54. I repeat, when Japan invested in manufacturing in Malaysia, we became not only prosperous but also one of Japan's biggest markets. Today the trade balance is hugely in favour of Japan. And of course Japan reaped huge profits from its investments in Malaysia.
55. Foreign Direct Investments have helped Malaysian per capita to increase by almost 1,000 percent over a period of 30 years. Better still, we have now acquired the capacity to manufacture and export our own branded goods.
56. Clearly this was no zero sum game. This was a win win formula. By helping us, Japan and the others had helped themselves. They have not lost one little bit. Even the rest of the world benefited because we helped to reduce cost and make goods available to poor people everywhere, particularly in the poor countries. And of course Malaysia is not a market for Japan alone. With our wealth and our ever growing needs, we have become a good market for all kinds of products from all the other developed countries. In other words, Malaysia's prosperity has helped to prosper the developed countries everywhere.
57. It is the same with all the South East Asian countries. We have helped to prosper very many countries, including the rich countries of the North. The trade figures will bear testimony to this.
58. There are many developing countries which are still very poor. They contribute almost nothing to the wealth of the rich. They need financial support continuously. They are unstable. They have incessant civil wars, famines and disasters of every kind. Tourists run the danger of being killed in these countries. Huge sums have to be expended on peace keeping in these countries.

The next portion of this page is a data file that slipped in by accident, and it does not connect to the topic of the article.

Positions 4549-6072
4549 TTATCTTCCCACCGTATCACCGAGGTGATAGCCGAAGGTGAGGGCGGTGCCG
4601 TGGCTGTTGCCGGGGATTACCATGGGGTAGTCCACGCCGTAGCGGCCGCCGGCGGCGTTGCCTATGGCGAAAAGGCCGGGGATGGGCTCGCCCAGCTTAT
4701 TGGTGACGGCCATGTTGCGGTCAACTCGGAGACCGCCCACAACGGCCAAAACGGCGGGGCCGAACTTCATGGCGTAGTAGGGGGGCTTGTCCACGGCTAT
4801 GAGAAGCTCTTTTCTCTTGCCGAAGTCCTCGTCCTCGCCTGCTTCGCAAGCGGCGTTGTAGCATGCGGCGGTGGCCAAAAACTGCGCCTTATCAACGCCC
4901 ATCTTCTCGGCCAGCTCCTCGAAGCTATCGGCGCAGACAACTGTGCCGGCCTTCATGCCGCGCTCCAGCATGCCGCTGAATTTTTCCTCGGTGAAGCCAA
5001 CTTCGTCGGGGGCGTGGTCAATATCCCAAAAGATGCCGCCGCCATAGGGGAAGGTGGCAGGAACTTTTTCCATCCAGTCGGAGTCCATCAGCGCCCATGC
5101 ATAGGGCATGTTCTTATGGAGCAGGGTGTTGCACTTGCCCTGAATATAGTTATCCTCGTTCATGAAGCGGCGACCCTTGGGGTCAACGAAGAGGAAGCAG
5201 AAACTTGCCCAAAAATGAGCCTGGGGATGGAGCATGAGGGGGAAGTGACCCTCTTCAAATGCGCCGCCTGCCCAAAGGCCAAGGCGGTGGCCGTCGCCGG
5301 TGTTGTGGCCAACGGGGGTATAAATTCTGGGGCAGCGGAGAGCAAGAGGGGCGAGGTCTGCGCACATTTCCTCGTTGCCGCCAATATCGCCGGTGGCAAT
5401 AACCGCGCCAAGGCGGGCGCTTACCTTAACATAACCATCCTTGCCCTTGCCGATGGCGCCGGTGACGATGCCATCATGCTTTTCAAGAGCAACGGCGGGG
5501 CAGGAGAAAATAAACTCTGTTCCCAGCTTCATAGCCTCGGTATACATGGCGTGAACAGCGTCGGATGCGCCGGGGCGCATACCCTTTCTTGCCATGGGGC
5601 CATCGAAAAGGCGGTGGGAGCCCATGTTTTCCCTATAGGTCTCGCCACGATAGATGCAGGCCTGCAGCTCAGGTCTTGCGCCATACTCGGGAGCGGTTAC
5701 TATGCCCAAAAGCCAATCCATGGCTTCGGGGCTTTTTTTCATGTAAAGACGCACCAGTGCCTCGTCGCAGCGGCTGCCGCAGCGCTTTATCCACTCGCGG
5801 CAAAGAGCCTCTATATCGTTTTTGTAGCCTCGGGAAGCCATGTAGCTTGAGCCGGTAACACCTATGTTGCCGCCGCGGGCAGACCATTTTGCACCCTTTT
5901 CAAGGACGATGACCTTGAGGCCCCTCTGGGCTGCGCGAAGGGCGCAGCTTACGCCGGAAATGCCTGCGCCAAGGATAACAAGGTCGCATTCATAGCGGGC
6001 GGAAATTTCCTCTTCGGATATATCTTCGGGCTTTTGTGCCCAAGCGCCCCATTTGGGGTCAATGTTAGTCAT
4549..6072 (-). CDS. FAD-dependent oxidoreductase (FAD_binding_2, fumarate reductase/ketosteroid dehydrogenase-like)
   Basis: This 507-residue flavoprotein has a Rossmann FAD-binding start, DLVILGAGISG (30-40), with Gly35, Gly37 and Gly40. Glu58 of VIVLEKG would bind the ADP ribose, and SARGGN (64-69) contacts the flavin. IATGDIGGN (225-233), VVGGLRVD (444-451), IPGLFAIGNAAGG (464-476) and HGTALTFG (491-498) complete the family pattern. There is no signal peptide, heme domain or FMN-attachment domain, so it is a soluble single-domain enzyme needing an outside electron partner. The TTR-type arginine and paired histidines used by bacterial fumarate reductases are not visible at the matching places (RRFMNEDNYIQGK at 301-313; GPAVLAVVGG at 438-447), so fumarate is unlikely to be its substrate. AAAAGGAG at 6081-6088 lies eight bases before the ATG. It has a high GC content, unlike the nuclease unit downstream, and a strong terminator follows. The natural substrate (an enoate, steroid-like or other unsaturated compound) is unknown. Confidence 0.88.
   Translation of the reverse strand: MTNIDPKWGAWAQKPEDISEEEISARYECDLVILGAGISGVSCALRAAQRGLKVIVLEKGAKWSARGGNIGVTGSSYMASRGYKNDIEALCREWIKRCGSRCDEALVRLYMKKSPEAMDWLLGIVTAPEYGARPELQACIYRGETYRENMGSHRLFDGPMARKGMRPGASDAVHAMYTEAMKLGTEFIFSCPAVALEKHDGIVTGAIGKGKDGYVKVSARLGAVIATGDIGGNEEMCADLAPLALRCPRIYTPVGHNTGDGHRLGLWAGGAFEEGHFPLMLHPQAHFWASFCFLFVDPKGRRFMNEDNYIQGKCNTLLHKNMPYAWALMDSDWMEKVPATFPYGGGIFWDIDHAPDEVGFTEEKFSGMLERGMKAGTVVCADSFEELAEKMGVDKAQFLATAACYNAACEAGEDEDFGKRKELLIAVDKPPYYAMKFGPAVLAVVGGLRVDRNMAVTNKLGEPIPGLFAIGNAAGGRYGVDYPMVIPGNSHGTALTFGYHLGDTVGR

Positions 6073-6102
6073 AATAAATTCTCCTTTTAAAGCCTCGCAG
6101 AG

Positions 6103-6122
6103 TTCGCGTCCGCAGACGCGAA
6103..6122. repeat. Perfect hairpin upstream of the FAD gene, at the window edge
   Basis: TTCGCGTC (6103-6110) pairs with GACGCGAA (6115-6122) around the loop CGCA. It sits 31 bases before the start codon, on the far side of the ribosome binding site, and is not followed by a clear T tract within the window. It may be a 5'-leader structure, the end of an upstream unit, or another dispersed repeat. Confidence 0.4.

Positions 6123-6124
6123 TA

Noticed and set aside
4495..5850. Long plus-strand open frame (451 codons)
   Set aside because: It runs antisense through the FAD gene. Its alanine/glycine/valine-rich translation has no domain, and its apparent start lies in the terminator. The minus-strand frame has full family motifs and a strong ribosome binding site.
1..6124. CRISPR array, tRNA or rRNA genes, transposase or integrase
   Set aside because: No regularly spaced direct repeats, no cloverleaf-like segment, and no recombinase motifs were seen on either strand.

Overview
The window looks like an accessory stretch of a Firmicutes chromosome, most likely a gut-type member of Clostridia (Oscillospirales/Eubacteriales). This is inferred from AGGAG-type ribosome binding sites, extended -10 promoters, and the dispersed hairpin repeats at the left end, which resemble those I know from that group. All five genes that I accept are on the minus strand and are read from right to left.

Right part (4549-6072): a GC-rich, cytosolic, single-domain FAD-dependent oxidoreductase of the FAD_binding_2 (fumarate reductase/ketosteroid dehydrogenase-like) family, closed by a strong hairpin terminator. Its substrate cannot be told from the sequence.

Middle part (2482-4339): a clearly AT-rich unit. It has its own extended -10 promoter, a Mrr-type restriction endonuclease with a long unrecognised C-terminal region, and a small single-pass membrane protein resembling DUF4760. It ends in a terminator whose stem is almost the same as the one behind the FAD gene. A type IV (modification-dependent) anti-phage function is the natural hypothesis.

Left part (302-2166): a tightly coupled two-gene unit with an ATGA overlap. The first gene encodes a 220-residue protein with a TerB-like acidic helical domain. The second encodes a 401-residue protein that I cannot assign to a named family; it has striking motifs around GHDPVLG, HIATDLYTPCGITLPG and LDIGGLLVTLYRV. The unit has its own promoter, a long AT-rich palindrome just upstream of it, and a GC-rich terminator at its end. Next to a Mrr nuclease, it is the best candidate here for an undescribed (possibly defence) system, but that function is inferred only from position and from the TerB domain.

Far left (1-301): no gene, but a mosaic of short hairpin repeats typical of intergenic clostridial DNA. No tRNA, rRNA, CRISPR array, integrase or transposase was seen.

59. Prosperous countries on the other hand, are more likely to be peaceful and less of a burden to the rest of the world. A prosper-thy-neighbour policy would therefore give a better return than a beggar-thy-neighbour policy.
60. There is therefore no need to fear the prosperity of the developing countries. They are not going to be a threat to the prosperous. There is no profit in trying to contain them, to undermine them, to prevent them from talking to each other or to their richer neighbours. They cannot be a threat because they will be too busy competing among themselves to gang up against the developed countries. Asians in particular are more ethnically different than Europeans. They can never work together. The clash of civilisation will not take place.
61. There will not be a totally peaceful world of course. There will be local wars. Arms can still be manufactured and sold profitably to these people. But by and large, a generally better developed and prosperous world would be better than one which is divided into the very rich and the very poor.